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- A programming microworld is a microworld for learning how to program. Although one may argue that any programming environment can be used for this we restrict this definition to environments specficially made for education. Usually (but not always) for children.
- Microworld programming is a kind of end-user programming.
The relation to learning theory and educational reform
- (Mostly/rather) for children
- Logo - the original (Papert)
- Boxer - inspired by Logo (DiSessa)
- ToonTalk - includes animated characters
- LEGO Mindstorms - allows to program LEGO bricks
- Languages built on top of Squeak like Etoy or Scratch
- Design and fabrication
- Turtlestitch A Blockly language to create embroidery
- BlocksCAD, A Blocky extension to create 3D objects and export to OpenSCAD
- (Mostly/rather) for older people
- Alice - 3D programming language and environment(CMU). A more recent project. Java-like language.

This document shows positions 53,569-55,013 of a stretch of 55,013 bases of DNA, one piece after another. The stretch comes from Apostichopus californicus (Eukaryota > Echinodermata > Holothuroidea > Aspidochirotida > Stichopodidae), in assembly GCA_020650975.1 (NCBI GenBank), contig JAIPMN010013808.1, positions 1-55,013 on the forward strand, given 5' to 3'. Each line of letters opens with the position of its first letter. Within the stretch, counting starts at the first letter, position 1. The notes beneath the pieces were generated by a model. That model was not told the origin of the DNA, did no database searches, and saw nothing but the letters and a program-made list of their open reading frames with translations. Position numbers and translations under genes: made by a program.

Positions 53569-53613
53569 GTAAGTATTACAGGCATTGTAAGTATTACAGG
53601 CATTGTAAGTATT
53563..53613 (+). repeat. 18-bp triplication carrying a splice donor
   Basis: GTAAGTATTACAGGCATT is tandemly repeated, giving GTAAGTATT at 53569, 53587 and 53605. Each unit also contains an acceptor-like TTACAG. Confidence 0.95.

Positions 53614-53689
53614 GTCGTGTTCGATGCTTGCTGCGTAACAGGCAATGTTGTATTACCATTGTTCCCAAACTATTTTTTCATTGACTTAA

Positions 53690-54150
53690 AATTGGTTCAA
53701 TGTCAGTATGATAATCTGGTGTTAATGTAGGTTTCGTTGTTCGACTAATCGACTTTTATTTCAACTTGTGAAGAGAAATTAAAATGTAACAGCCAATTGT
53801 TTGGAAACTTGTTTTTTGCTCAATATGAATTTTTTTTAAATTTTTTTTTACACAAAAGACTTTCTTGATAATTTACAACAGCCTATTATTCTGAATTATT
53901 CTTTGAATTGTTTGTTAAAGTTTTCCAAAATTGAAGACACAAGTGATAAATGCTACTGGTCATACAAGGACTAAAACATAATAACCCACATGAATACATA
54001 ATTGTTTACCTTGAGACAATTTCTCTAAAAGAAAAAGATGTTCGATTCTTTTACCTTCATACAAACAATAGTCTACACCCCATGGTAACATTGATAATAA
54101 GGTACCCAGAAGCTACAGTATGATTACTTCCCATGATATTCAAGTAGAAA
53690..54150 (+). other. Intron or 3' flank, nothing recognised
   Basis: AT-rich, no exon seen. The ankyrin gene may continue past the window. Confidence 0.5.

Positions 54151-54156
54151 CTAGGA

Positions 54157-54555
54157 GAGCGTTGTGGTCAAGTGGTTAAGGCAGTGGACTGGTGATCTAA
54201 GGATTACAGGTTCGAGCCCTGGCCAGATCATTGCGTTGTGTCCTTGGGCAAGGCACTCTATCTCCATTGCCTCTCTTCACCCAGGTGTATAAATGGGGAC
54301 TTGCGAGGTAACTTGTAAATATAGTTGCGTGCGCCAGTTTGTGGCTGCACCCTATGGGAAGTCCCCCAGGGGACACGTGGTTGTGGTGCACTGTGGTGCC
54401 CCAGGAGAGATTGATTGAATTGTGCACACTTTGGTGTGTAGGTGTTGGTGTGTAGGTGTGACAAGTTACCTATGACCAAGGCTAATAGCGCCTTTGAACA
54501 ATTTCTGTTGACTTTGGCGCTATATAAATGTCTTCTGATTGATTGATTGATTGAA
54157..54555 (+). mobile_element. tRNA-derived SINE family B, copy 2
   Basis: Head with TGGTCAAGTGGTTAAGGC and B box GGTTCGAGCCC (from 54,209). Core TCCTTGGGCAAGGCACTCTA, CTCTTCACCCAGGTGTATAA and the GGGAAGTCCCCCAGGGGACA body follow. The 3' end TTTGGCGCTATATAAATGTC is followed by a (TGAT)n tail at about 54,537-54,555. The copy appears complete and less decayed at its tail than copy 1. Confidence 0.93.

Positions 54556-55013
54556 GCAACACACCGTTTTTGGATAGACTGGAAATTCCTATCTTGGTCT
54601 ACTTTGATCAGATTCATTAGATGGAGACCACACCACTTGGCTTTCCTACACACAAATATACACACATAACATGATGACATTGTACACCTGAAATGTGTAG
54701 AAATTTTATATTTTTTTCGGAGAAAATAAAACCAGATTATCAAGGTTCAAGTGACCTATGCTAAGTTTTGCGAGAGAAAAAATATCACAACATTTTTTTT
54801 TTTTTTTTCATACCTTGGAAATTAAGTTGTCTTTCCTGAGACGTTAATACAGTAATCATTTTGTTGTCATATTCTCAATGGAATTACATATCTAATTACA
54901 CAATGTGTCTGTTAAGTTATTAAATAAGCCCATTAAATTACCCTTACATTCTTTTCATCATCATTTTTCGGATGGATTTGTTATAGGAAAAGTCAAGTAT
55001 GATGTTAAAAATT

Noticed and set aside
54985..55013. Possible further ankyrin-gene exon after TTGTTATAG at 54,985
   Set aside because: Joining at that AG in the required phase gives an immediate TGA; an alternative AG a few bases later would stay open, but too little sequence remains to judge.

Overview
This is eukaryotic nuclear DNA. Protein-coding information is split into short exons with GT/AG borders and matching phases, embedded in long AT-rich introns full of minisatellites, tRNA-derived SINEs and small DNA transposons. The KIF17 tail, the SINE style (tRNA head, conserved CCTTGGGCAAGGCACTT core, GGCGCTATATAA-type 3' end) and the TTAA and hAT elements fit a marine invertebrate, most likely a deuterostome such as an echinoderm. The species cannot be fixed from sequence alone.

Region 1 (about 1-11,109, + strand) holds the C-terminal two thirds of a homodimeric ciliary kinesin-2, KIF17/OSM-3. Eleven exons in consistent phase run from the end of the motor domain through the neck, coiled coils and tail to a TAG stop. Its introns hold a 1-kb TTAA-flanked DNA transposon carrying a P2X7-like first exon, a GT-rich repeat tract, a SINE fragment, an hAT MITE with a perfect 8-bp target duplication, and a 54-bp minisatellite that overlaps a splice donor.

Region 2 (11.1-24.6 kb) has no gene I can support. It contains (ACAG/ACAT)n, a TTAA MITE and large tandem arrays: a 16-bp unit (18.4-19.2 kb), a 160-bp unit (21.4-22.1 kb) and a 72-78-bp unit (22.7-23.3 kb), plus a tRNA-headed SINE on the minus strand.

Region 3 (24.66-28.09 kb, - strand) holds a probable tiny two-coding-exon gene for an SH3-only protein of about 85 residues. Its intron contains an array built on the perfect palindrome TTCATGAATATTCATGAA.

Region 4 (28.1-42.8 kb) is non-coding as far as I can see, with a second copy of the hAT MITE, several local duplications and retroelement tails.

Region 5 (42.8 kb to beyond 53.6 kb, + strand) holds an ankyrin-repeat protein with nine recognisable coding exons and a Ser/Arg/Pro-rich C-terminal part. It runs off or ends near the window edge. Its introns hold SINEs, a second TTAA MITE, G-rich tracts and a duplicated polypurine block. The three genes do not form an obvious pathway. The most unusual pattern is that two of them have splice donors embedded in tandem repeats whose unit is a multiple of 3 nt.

- MOO and other text-based virtual environments MUDs (while learning how to program is not their purpose, it has been observed that they can fulfill this function). Popular in the early nineties.
- Greenfoot (for learning Java)
- Various Robot scripting languages (needs addition), e.g.:
- Alice - an 3D programming environment to teach computer programming.
- Games scripting languages are increasingly popular. See Computer games.
- Simple "extensions" of "real environments"
- Doblo factory
- Office tools...
- Teaching Kids to Code (Edsurge, April 2013)
- LCSI sells "Microworlds" (a popular modern Logo dialect)
- Related issues
- Annotated bibliography on the psychology of programming by Tim Mattson. “This bibliography holds references that pertain to the psychology of programming. Since the topic is closely related, a number of these references also refer to the psychological issues associated with program comprehension. To this end, I used (and freely borrowed from) the program comprehension bibliography.”, retrieved feb 2011.
- Bergin, J., Stehlik, M., Roberts, J., Pattis, R. (1997) Karel++, A Gentle Introduction to the Art of Object-Oriented Programming, John Wiley and Sons, Inc, New York, HTML.
- Papert, S. (1980), Mindstorm: Children, Computers and Powerful Ideas, New York: Basic Books.
- http://www.jucs.org/jucs_1_6/microworlds_for_teaching_concepts (Access restricted)